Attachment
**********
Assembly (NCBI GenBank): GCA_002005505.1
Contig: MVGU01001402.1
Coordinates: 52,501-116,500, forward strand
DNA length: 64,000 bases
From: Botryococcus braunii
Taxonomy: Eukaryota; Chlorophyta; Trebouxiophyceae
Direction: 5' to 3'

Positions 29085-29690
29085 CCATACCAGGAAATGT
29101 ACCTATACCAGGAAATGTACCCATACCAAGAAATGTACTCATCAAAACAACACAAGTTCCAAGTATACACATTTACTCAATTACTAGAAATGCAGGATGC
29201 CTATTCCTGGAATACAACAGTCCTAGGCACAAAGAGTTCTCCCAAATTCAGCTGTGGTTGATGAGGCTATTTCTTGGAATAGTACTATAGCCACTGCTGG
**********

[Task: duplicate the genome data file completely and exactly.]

Assembly (NCBI GenBank): GCA_002005505.1
Contig: MVGU01001402.1
Coordinates: 52,501-116,500, forward strand
DNA length: 64,000 bases
From: Botryococcus braunii
Taxonomy: Eukaryota; Chlorophyta; Trebouxiophyceae
Direction: 5' to 3'

Positions 29085-29690
29085 CCATACCAGGAAATGT
29101 ACCTATACCAGGAAATGTACCCATACCAAGAAATGTACTCATCAAAACAACACAAGTTCCAAGTATACACATTTACTCAATTACTAGAAATGCAGGATGC
29201 CTATTCCTGGAATACAACAGTCCTAGGCACAAAGAGTTCTCCCAAATTCAGCTGTGGTTGATGAGGCTATTTCTTGGAATAGTACTATAGCCACTGCTGG